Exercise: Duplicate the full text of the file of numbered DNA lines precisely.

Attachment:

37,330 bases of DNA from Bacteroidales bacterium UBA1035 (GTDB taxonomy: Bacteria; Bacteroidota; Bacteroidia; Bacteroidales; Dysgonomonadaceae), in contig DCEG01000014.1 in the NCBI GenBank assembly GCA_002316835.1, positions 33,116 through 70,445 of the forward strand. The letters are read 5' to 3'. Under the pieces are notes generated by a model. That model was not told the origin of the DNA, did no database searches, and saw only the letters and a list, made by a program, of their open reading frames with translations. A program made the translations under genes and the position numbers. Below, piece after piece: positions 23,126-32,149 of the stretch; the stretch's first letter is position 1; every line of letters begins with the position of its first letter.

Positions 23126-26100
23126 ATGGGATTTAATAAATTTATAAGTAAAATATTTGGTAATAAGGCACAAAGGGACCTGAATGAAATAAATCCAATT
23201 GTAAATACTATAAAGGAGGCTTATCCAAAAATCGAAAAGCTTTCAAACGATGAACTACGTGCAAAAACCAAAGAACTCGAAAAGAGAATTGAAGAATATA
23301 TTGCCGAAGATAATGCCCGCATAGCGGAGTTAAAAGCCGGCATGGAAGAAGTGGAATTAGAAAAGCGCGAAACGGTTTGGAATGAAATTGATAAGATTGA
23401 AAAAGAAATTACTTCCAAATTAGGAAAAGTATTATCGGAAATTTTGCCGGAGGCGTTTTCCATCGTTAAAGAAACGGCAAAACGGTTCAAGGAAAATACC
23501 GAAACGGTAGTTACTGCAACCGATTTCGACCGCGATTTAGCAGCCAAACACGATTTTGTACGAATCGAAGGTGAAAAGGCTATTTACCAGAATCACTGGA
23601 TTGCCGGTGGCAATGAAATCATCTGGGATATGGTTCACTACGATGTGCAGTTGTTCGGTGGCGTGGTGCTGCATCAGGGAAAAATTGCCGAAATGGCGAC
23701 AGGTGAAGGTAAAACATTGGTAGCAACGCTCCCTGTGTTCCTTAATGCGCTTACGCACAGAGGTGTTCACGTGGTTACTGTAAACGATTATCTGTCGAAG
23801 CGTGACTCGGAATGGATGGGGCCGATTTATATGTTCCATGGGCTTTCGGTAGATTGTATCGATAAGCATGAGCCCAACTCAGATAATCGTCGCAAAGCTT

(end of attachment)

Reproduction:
37,330 bases of DNA from Bacteroidales bacterium UBA1035 (GTDB taxonomy: Bacteria; Bacteroidota; Bacteroidia; Bacteroidales; Dysgonomonadaceae), in contig DCEG01000014.1 in the NCBI GenBank assembly GCA_002316835.1, positions 33,116 through 70,445 of the forward strand. The letters are read 5' to 3'. Under the pieces are notes generated by a model. That model was not told the origin of the DNA, did no database searches, and saw only the letters and a list, made by a program, of their open reading frames with translations. A program made the translations under genes and the position numbers. Below, piece after piece: positions 23,126-32,149 of the stretch; the stretch's first letter is position 1; every line of letters begins with the position of its first letter.

Positions 23126-26100
23126 ATGGGATTTAATAAATTTATAAGTAAAATATTTGGTAATAAGGCACAAAGGGACCTGAATGAAATAAATCCAATT
23201 GTAAATACTATAAAGGAGGCTTATCCAAAAATCGAAAAGCTTTCAAACGATGAACTACGTGCAAAAACCAAAGAACTCGAAAAGAGAATTGAAGAATATA
23301 TTGCCGAAGATAATGCCCGCATAGCGGAGTTAAAAGCCGGCATGGAAGAAGTGGAATTAGAAAAGCGCGAAACGGTTTGGAATGAAATTGATAAGATTGA
23401 AAAAGAAATTACTTCCAAATTAGGAAAAGTATTATCGGAAATTTTGCCGGAGGCGTTTTCCATCGTTAAAGAAACGGCAAAACGGTTCAAGGAAAATACC
23501 GAAACGGTAGTTACTGCAACCGATTTCGACCGCGATTTAGCAGCCAAACACGATTTTGTACGAATCGAAGGTGAAAAGGCTATTTACCAGAATCACTGGA
23601 TTGCCGGTGGCAATGAAATCATCTGGGATATGGTTCACTACGATGTGCAGTTGTTCGGTGGCGTGGTGCTGCATCAGGGAAAAATTGCCGAAATGGCGAC
23701 AGGTGAAGGTAAAACATTGGTAGCAACGCTCCCTGTGTTCCTTAATGCGCTTACGCACAGAGGTGTTCACGTGGTTACTGTAAACGATTATCTGTCGAAG
23801 CGTGACTCGGAATGGATGGGGCCGATTTATATGTTCCATGGGCTTTCGGTAGATTGTATCGATAAGCATGAGCCCAACTCAGATAATCGTCGCAAAGCTT